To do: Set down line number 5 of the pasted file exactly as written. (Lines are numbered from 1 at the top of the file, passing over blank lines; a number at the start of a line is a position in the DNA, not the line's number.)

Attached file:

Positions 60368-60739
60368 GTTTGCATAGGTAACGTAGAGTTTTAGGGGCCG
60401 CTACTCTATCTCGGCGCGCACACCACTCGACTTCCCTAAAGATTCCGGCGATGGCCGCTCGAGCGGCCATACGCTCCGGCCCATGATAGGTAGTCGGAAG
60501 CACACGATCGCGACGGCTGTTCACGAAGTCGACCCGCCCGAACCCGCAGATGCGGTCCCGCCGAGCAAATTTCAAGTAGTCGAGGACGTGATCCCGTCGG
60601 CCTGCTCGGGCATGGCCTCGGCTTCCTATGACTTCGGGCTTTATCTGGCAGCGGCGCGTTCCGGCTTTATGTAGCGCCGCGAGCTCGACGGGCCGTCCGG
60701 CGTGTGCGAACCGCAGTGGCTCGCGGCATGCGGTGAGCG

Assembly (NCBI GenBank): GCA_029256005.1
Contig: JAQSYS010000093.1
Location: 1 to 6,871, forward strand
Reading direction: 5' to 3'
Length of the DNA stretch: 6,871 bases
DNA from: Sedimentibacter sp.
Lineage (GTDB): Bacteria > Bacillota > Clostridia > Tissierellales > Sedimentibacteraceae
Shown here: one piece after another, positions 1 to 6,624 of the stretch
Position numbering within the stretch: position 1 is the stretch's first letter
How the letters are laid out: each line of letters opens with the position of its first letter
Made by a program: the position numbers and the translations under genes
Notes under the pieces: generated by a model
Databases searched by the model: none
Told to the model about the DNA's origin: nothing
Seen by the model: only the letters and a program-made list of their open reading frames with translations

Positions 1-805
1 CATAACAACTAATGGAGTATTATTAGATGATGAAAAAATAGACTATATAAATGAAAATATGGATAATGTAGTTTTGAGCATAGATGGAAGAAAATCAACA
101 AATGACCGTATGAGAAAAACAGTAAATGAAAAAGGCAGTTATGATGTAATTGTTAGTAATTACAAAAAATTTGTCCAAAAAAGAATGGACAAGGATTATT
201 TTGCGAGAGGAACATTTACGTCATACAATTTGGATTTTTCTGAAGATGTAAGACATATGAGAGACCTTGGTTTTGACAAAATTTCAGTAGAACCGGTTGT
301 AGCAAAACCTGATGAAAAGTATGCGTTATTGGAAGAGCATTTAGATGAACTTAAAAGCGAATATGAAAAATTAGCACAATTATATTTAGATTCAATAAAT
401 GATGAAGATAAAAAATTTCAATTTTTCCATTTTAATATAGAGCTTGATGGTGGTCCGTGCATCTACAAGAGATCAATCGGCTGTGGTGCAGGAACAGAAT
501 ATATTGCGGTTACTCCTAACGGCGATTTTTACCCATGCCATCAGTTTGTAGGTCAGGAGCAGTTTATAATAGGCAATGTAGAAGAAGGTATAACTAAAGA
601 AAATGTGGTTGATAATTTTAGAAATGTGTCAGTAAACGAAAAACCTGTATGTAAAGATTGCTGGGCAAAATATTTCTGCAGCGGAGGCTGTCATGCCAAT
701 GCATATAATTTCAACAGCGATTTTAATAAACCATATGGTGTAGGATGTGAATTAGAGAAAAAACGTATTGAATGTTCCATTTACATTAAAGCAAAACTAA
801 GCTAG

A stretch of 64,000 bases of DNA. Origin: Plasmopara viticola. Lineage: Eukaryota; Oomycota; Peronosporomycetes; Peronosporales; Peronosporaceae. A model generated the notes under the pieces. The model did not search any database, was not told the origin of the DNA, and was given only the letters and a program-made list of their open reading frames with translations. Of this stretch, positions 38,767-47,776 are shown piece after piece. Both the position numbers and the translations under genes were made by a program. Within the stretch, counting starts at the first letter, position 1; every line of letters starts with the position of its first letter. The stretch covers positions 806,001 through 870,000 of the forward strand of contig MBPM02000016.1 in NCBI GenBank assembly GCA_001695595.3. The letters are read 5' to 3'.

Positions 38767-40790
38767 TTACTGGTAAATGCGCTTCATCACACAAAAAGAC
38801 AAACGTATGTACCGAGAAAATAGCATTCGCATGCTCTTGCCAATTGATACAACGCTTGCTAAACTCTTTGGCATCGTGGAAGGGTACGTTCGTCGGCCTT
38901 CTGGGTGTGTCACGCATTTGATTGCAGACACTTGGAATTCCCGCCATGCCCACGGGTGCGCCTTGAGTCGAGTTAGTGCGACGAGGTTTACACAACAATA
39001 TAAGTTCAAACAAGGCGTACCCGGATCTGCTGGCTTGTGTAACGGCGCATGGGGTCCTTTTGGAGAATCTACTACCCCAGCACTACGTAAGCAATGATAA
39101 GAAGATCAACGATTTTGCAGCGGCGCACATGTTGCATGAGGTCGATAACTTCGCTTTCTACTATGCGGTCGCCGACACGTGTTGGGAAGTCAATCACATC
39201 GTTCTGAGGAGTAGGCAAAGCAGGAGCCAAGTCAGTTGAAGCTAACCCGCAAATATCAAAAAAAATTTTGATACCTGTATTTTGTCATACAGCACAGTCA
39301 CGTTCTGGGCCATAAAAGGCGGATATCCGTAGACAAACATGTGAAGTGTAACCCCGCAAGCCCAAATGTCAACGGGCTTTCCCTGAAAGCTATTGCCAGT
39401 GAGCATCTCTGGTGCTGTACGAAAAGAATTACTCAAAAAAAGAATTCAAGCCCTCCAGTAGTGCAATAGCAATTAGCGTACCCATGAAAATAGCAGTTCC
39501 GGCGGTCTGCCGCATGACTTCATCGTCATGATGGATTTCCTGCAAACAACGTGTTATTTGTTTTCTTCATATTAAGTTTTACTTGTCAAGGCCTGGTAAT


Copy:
60601 CCTGCTCGGGCATGGCCTCGGCTTCCTATGACTTCGGGCTTTATCTGGCAGCGGCGCGTTCCGGCTTTATGTAGCGCCGCGAGCTCGACGGGCCGTCCGG